Thanks for the interest/comments there, Ubuntu doesn't have a nautilus hacker though and that chance is coming from upstream, it would be better discussed on the upstream bug tracker/mailing list than on launchpad ... while we agree that the current situation is suboptimal not sure that's a problem that can easily by fixed by Ubuntu

M4he (mahe) wrote :

I strongly recommend Canonical to maintain their own version (fork) of 3.4 (maybe with the SolusOS patch). I think Nautilus 3.4 is a mature software already.

Adam Dingle (adam-yorba) wrote :

Sebastien, thanks for your comment - it's nice to know that someone at Ubuntu is paying attention to this thread.

I don't think forking an old version of Nautilus is practical. The problem is that it would be a ton of work to keep such a fork compatible with new versions of GTK, GLib and other libraries. Instead I think the current version of Nautilus (3.8 in Saucy) should be patched to fix this.

Removing type-ahead find has been controversial upstream (i.e. at GNOME) - see, for example, the discussions at

https://bugzilla.gnome.org/show_bug.cgi?id=680118
https://bugzilla.gnome.org/show_bug.cgi?id=699087

Nevertheless I think it's very unlikely that the GNOME developers will fix this for 3.10, or possibly ever. Even if they were to fix this in, say, Nautilus 3.12 next spring, that version won't appear in Ubuntu until late 2014 (since Ubuntu lags GNOME by a release cycle). So if this going to be fixed in Ubuntu in the near future, I think Ubuntu will need to take responsibility for doing that. You may not like that - sure, in an ideal world this would be discussed rationally and fixed upstream - but this is how it is.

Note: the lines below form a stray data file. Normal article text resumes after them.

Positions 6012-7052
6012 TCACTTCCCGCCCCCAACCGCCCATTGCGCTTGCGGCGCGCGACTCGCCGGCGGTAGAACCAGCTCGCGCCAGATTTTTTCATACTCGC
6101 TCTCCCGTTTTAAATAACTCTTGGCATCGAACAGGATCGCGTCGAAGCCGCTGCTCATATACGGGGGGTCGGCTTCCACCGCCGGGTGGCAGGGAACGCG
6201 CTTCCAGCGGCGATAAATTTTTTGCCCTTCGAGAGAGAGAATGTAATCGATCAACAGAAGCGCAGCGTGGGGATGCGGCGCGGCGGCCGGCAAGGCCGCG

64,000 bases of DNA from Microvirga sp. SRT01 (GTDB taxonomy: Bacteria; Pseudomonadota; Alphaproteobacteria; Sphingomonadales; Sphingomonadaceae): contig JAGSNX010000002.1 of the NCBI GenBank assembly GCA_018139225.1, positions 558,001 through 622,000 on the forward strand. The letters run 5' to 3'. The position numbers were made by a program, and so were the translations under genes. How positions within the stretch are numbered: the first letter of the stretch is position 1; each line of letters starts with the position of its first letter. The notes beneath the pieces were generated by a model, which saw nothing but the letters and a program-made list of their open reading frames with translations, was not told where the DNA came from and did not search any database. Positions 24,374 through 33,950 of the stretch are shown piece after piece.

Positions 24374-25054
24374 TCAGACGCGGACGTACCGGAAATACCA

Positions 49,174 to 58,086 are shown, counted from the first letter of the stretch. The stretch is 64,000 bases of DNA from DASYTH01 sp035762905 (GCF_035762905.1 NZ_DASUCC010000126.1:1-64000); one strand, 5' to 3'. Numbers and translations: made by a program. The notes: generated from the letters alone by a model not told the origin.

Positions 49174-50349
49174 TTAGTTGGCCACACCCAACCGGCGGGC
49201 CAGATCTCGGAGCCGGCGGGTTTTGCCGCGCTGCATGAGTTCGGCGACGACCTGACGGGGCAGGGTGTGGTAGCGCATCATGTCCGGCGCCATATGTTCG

You wrote "not sure that's a problem that can easily by fixed by Ubuntu". I guess that depends on what you mean by "easily". I'm quite confident that a competent hacker could come up with a patch to the current Nautilus that restores type-ahead find in, say, 2-3 weeks. It might even be easier. I'd start by attempting to git revert the commit where this breakage was introduced:

https://git.gnome.org/browse/nautilus/commit/?id=469eb89117e199a450aec3411183ed2e9f10f893

That will yield merge conflicts, which must be studied and resolved in some nice way. This might not be solvable in a day, but I'd be very surprised if this took more than a month of work.

To those of us on the outside, it's baffling that Ubuntu would not want to invest that amount of effort to solve this, since this is a highly visible core program on the Ubuntu desktop and it seems pretty evident that the majority of users are harmed by this. Has someone at Ubuntu already spent several weeks working on this and concluded it was too difficult? Or does Ubuntu not feel it would be worth that amount of effort?

Sebastien Bacher (seb128) wrote :

Hey Adam, thanks for your comment

> Has someone at Ubuntu already spent several weeks working on this and concluded it was too difficult? Or does Ubuntu not feel it would be worth that amount of effort?

Well, neither, the current desktop team has around 10 people to maintain the desktop ... that includes the complete GNOME stack, xorg, firefox, libreoffice, etc.

In practice that's quite a low amonth of manpower compared to the number of packages to maintain, blocking time from an hacker for more than half a day is difficult for us... there is no way at the moment to spare someone for a week to resolve nautilus issues, we just have to sneak fixes in between higher priority work

Oh, for the record we do agree that this bug is annoying and would like to fix, we just need to deal with what we have

Adam Dingle (adam-yorba) wrote :

Sebastien, thanks for your reply. Given your staffing level I can see why this is not as easy as it might seem.

According to this page Canonical has over 500 employees:

http://www.canonical.com/about-canonical

If only 10 of them are assigned to desktop maintenance, I would say that team is seriously understaffed. But that's probably a discussion for another forum, not this bug thread. :)

Sebastien Bacher (seb128) wrote :

> If only 10 of them are assigned to desktop maintenance, I would say that team is seriously understaffed. But that's probably a discussion for another forum, not this bug thread. :)